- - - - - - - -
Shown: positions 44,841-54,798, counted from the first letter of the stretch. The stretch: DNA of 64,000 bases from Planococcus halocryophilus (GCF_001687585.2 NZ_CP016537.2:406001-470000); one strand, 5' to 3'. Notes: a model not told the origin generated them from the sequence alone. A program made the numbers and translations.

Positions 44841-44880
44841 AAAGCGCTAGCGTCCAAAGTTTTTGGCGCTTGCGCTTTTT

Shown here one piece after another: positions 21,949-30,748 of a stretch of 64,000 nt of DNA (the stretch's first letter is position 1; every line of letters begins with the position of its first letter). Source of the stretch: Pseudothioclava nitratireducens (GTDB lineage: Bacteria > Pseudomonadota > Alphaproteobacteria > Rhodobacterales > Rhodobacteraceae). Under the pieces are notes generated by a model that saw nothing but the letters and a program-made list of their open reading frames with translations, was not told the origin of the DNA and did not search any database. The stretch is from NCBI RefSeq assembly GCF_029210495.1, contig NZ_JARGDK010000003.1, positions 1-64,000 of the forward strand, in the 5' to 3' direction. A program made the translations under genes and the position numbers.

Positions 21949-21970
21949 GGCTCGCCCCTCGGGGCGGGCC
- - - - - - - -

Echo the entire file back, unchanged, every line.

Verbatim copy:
Shown: positions 44,841-54,798, counted from the first letter of the stretch. The stretch: DNA of 64,000 bases from Planococcus halocryophilus (GCF_001687585.2 NZ_CP016537.2:406001-470000); one strand, 5' to 3'. Notes: a model not told the origin generated them from the sequence alone. A program made the numbers and translations.

Positions 44841-44880
44841 AAAGCGCTAGCGTCCAAAGTTTTTGGCGCTTGCGCTTTTT

Shown here one piece after another: positions 21,949-30,748 of a stretch of 64,000 nt of DNA (the stretch's first letter is position 1; every line of letters begins with the position of its first letter). Source of the stretch: Pseudothioclava nitratireducens (GTDB lineage: Bacteria > Pseudomonadota > Alphaproteobacteria > Rhodobacterales > Rhodobacteraceae). Under the pieces are notes generated by a model that saw nothing but the letters and a program-made list of their open reading frames with translations, was not told the origin of the DNA and did not search any database. The stretch is from NCBI RefSeq assembly GCF_029210495.1, contig NZ_JARGDK010000003.1, positions 1-64,000 of the forward strand, in the 5' to 3' direction. A program made the translations under genes and the position numbers.

Positions 21949-21970
21949 GGCTCGCCCCTCGGGGCGGGCC